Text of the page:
I’ve always concealed my depression because I’m what they call “high-functioning.”
I’m able to hold down a job, go about my day just like everyone else does, and — for the most part — maintain healthy relationships with those around me.
Most people would never guess that I battle depression. I have what they call smiling depression. I love the concept of laughter and smiling with people; brightening someone’s day is my constant goal. I don’t like sulking in my own sadness 24/7, and I sure as hell hate bringing other people down because of my depression.
I speak about depression publicly, but only to help end the stigma.
When someone asks me how I am that day, I’m never honest.The truth is, nobody actually wants to hear about how incredibly sad I am on a regular basis.
On the outside, people see a happy, bubbly, and carefree woman. But in reality, they have no idea what’s going on inside my mind. I don’t know if it’s ironic, but within the last three weeks, two different people told me that I look so happy with life. My response to them was a little laugh and the words, “If only you knew, my friend… if only you knew.” Neither of them know of my history with mental illness, and I wasn’t going to bore them by explaining that the reality is really the complete opposite of their perception.
My depression actually looks like this:
It is pretending that nothing is wrong. It’s not screaming for help, but instead staying silent. It is the tears I shed alone because there’s no other way to express my overwhelming amount of emotions. It’s the plans I cancelled at the last minute because I can’t seem to muster the strength and energy to go do anything. It is spending my weekends in bed because I’m too exhausted after a week full of pretending. It’s that dark cloud that hangs over my head and never seems to go away.
Depression creeps up on me at the most unexpected times. It lurks around, waiting for something great to happen, then it convinces me that great moment is actually terrible. I fear happiness, because I know that it will fade away, just like my memories. It’s foggy memories and a cloudy mind, because I can’t recall important life events. It numbs me and on the particularly hard days, leaves me unable to function.
The truth is, I’m not happy with my life… at all.
Nothing inside of me wants to continue living a life riddled with anxiety and consumed by depression and trauma. I think about death on a regular basis, yet I’m not technically suicidal.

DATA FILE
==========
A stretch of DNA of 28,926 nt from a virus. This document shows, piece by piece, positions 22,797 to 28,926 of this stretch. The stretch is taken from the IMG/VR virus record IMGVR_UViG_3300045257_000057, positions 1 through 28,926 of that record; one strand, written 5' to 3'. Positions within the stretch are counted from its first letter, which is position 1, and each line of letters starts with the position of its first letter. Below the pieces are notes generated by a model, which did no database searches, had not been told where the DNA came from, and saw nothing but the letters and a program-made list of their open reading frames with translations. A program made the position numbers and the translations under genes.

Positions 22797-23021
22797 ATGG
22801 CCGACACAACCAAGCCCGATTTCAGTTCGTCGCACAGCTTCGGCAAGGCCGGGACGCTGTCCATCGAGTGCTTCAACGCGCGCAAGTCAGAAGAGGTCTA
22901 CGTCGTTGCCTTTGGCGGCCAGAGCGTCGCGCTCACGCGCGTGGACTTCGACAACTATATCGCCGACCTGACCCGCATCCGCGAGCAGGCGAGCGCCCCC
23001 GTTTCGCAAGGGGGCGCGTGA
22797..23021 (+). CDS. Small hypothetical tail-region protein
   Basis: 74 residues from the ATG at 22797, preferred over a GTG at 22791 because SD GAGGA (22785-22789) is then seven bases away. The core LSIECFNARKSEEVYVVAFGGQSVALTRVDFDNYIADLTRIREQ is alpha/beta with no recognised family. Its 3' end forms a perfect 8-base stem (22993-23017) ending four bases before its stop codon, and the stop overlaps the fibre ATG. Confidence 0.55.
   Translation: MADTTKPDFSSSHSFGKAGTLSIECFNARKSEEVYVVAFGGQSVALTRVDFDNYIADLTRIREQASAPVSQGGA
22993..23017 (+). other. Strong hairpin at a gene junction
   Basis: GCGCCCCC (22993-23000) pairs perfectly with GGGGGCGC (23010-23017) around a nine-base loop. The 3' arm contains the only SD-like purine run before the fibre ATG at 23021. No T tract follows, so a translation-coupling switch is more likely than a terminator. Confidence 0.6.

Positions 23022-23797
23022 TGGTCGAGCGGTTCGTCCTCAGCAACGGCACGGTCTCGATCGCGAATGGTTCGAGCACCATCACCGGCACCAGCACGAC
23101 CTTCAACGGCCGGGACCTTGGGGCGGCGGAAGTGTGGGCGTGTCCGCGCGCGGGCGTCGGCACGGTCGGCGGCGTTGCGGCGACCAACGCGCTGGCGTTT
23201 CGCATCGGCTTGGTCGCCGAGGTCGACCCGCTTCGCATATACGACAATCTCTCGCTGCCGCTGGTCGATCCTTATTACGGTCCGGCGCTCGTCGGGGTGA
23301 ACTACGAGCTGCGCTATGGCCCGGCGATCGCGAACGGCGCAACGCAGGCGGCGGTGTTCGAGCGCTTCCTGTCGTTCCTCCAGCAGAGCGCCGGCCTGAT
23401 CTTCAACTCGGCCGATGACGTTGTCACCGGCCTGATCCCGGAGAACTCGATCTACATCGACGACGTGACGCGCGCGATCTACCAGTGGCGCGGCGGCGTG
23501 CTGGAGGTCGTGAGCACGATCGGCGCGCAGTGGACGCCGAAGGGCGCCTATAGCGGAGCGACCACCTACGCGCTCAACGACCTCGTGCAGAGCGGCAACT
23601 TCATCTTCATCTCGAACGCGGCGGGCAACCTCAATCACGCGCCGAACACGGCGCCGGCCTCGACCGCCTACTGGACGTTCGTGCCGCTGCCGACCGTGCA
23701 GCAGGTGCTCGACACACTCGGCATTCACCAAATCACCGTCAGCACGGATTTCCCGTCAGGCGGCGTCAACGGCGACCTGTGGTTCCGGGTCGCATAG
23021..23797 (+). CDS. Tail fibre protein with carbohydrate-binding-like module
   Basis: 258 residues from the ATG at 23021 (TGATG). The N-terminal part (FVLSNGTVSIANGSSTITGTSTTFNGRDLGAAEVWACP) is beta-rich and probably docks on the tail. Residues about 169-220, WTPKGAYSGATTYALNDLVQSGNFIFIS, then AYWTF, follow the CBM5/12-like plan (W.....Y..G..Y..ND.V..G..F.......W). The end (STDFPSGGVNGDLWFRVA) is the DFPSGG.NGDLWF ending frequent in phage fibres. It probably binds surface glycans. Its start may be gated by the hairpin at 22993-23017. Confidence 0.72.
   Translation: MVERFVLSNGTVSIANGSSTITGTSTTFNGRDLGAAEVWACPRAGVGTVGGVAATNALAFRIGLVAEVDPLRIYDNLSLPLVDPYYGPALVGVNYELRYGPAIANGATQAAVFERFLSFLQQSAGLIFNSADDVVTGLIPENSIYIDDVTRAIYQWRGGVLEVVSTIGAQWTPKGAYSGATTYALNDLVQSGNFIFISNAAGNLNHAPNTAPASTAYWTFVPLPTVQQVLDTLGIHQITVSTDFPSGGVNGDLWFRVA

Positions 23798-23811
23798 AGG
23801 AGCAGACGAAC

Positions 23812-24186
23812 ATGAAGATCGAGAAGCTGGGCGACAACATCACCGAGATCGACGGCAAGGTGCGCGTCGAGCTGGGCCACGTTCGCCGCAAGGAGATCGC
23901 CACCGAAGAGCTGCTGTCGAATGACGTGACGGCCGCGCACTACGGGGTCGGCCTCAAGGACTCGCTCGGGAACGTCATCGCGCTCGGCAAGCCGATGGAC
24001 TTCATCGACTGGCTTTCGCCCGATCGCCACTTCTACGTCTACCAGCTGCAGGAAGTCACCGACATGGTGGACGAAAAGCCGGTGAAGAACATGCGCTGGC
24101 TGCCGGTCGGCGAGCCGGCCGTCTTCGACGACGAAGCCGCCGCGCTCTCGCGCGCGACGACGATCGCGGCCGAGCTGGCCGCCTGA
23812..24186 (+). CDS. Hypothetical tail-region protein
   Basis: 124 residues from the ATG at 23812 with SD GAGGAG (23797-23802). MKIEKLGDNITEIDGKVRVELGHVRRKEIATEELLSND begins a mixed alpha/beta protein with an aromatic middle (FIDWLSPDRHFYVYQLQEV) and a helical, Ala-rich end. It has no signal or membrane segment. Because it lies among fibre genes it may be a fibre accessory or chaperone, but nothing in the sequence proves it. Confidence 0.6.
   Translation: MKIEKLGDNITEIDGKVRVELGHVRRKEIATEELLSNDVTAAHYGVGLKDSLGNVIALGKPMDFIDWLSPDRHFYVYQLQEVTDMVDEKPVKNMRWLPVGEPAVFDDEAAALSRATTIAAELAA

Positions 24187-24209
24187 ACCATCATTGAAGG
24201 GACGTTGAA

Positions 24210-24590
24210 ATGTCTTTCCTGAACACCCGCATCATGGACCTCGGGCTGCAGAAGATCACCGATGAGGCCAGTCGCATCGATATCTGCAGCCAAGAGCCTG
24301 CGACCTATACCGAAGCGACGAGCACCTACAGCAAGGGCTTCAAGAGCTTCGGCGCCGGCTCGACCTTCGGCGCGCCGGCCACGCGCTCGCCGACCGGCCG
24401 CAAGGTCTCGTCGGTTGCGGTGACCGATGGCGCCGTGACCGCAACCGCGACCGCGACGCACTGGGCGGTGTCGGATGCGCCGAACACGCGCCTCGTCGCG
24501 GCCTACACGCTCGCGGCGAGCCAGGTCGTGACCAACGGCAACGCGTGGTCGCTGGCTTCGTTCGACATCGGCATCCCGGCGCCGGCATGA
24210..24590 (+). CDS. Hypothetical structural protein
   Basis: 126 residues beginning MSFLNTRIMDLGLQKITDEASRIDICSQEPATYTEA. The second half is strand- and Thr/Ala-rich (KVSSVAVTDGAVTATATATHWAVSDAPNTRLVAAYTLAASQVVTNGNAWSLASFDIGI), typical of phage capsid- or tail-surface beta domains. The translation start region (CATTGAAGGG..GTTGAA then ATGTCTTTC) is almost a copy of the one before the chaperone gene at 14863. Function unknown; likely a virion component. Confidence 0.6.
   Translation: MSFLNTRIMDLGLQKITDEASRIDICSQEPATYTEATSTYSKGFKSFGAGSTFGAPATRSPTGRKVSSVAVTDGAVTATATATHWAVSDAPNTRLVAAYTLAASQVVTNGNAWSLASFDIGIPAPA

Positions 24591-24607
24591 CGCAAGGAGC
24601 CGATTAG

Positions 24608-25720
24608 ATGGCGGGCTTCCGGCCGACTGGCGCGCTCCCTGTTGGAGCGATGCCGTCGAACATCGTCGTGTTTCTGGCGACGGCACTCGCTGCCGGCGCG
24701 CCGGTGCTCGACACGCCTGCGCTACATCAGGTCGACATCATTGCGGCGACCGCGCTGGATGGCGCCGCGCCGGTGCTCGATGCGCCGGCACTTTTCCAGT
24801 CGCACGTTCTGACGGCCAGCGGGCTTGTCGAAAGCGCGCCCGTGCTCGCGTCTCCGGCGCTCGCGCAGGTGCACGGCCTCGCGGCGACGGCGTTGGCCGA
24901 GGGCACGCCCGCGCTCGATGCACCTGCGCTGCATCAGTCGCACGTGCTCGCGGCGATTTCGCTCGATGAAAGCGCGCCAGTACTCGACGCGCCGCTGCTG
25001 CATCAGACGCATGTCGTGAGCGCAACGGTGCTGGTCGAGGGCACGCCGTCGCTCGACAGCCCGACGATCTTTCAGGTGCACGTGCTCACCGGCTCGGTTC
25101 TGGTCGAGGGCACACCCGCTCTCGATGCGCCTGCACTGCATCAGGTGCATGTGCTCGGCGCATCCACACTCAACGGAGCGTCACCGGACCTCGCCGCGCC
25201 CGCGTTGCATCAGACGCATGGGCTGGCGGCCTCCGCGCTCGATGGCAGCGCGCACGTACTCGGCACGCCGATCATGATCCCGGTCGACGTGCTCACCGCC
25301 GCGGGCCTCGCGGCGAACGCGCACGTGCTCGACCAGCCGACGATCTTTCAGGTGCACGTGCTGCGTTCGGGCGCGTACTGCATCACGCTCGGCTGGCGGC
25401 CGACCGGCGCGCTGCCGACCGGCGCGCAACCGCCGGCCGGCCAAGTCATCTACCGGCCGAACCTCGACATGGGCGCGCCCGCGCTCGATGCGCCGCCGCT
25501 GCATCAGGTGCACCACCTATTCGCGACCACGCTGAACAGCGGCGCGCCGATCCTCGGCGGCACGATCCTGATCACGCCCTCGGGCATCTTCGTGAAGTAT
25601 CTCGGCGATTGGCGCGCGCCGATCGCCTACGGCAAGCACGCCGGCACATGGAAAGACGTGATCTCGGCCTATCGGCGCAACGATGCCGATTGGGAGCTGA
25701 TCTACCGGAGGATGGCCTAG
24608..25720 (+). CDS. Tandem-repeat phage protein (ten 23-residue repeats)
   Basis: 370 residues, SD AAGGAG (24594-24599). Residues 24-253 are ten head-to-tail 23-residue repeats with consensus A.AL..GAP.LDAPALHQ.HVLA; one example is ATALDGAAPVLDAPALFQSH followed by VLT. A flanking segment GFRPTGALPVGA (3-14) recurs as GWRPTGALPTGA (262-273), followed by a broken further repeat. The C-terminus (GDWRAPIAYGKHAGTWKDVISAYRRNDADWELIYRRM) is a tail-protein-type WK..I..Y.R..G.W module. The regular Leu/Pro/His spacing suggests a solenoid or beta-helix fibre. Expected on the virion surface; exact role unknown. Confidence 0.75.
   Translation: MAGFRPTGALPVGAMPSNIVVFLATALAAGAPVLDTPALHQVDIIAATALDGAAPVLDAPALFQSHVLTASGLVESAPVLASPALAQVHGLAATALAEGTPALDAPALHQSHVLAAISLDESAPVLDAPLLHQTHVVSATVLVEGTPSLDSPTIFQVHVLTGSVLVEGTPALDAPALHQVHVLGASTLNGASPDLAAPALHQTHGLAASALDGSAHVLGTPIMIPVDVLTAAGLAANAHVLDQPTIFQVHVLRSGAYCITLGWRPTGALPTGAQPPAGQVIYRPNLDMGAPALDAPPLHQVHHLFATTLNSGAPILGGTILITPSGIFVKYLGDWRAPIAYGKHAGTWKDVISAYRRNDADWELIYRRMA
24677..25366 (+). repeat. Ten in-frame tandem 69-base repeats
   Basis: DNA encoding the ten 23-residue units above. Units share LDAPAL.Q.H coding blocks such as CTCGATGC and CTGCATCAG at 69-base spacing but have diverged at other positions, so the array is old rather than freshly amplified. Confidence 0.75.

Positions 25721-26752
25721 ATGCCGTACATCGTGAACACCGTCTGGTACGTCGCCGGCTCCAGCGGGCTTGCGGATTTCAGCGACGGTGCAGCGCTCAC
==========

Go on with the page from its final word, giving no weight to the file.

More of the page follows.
I have those few genuine moments in which my laugh or smile is real. But for the most part, even when I’m smiling or laughing, I’m breaking on the inside. Even in those moments of pure happiness, depression still lingers and reminds me that the sadness is greater than the joy.
I wish I could just tell people how I really feel.
I wish I could stop pretending. In all honesty, hiding my depression is the most exhausting thing I’ve ever done. I’m so tired when I get home each day, but it’s not from sleepless nights or working all day. It’s from pretending to be happy and bubbly all day long.
No one understands what it’s like to exist in such darkness with no way out, yet forcefully appear happy. Nobody understands how exhausting it is to put that mask on every single day. No one understands how badly I just want someone to genuinely ask how I’m doing and listen to me talk about sad I am. Because sometimes, talking about my problems and sulking in them aren’t always the same thing.
On the bright side, “smiling depression” has its benefits.
I’m not the stereotypical depressed person on the antidepressant commercials. People have a positive view of me instead of judging me for constantly being sad. Many people say I light up any room I walk into. It’s comforting to hear, because I don’t want my sadness to bring anyone down when I walk into the room.
Maybe, I smile to try to give myself a glimpse of what it’s like to be happy. Maybe, I smile to try to convince myself that I’m not actually depressed (even though we all know that’s a lie). Who knows why I smile?. All I know is that I’ve been like this forever.
I like to think that I won’t have to fake my way through each day for the rest of my life.
I’ve always hoped that I won’t be this exhausted on a daily basis, just from smiling. I like to think eventually, someday someone will truly ask me if I’m okay and will listen to what it is that I have to say and express. Until then, I’m going to keep writing about how I truly feel. Because that seems to be the only way I can genuinely say how I feel. Please don’t forget to ask your loved ones how they are doing, and make it clear that you are more than willing to listen to everything, even the messy parts.
Featured Photo by Priscilla Du Preez on Unsplash.